Ambitious plans by the Russian-born film-maker and artist Ilya Khrzhanovsky to resurrect the Berlin Wall in the centre of the city next month are now unlikely to come to fruition as state and municipal authorities said they couldn’t issue the necessary permits in time.
The project, known as DAU, aimed to surround a section of central Berlin with a replica of the wall for four weeks from October 12 to November 9. Visitors would have been required to buy a visa to gain access to what the organisers promised would be “a special experiential space” bordering the city’s central boulevard, Unter den Linden.
Khrzhanovsky has involved such prominent partners as Brian Eno, Marina Abramovic and Massive Attack in his project. The replica of the wall was to be destroyed “in spectacular style” at the end of the work on November 9, the 29th anniversary of the fall of the original.
As well as the bureaucratic hurdles, DAU faced opposition from human rights activists including Konrad Weiß, a writer and former Green Party politician. As an east German, he wrote in an open letter that the thought of a new Berlin Wall was “unbearable, even if is only for a few days” and accused the DAU project of “trivialising the crimes of communism.”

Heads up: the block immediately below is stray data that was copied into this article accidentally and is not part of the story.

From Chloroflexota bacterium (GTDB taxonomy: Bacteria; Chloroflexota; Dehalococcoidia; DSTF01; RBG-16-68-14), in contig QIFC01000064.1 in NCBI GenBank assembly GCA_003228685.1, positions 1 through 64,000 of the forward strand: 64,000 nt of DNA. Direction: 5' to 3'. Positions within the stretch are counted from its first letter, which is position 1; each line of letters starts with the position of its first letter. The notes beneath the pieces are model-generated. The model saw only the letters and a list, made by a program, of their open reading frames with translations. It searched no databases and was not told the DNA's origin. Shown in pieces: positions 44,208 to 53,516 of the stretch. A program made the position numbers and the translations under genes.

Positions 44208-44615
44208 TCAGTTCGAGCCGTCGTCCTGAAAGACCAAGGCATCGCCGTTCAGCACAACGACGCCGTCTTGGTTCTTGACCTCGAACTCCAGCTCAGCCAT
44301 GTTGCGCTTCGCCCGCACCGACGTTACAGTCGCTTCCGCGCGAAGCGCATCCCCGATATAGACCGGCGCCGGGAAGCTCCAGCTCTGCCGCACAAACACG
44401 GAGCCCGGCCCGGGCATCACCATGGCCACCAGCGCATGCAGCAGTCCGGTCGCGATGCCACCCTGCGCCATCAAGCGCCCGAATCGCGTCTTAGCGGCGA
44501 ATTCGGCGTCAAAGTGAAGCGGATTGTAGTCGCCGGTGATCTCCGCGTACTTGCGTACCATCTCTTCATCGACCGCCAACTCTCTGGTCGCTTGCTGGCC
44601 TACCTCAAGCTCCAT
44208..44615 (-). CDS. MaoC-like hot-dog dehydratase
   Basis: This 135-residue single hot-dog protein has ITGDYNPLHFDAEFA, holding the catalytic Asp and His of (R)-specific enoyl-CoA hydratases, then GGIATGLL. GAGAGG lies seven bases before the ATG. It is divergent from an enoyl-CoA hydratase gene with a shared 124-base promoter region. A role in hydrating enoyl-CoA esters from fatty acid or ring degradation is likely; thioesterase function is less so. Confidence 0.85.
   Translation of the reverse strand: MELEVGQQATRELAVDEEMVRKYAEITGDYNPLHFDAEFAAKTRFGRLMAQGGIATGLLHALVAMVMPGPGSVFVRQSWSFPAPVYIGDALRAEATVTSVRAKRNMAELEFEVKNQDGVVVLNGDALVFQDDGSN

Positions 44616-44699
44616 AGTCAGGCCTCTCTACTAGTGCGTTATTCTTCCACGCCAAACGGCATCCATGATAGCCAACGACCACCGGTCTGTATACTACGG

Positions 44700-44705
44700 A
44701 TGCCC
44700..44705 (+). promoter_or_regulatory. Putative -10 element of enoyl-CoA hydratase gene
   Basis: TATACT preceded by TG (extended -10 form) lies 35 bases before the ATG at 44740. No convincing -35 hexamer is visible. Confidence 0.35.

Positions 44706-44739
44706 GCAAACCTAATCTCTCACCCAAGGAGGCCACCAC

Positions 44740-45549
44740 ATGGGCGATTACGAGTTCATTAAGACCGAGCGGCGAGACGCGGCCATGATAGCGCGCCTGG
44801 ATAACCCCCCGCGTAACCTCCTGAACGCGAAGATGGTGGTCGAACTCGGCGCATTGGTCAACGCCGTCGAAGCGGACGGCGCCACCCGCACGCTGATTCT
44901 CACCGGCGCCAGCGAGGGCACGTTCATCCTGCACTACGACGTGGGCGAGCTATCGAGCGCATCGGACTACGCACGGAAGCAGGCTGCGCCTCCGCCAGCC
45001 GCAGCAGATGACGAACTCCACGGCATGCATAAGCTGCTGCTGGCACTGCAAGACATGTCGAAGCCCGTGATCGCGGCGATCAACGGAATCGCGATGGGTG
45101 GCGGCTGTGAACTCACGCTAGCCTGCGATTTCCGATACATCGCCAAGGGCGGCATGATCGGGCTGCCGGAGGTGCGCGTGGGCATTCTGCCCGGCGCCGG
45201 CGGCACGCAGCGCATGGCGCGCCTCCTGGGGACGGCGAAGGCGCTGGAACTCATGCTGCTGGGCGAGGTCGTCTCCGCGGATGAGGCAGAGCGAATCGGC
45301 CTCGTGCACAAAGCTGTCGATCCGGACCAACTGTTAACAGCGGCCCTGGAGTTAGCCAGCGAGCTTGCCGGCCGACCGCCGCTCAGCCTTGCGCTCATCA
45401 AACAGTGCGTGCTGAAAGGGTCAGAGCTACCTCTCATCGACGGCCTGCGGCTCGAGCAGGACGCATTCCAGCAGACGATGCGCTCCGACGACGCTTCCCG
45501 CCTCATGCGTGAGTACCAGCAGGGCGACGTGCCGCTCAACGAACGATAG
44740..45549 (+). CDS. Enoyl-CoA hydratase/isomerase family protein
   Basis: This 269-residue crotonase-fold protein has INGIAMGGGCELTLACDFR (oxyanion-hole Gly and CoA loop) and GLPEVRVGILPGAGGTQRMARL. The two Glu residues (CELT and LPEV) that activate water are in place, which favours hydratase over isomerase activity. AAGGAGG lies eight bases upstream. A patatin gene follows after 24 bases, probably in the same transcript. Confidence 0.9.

But Khrzhanovsky also won important advocates, among them Culture Minister Monika Grütters. “I am very disappointed that the project cannot be realised in Berlin at this time,” she said in a statement. “I would have wished for more openness. Only those who have the courage to experiment – who are ready to challenge existing limits – create progress and are avant-garde in the best sense of the word.”
The Berliner Festspiele, the organisation which manages the Martin Gropius Bau, was to oversee the implementation of DAU. In an article for the Frankfurter Allgemeine Zeitung newspaper published this weekend, its director Thomas Oberender expressed dismay both at the email he had received from Berlin’s transport authority saying that a permit could not be granted, and at the criticism the project had faced. “If DAU doesn’t premiere in Berlin, the work will soon be shown somewhere in the world,” he wrote.
Khrzhanovsky and his team have produced 13 feature films from more than 700 hours of footage shot over three years. The films are the result of an experiment that began in 2009, when 400 people, described as simple street-sweepers, waitresses, families, famous artists and Nobel prize-winners, travelled back in time to the Soviet Union and lived isolated from the modern world for two years at “The Institute,” Khrzhanovsky’s secret space in the Ukrainian city of Kharkiv.
Their 30-year journey crossed three decades of Soviet history and ended in 1968 – or 2011, in real time. The project is supported by the London-based Phenomen Trust, founded by the Russian businessman Serguei Adoniev.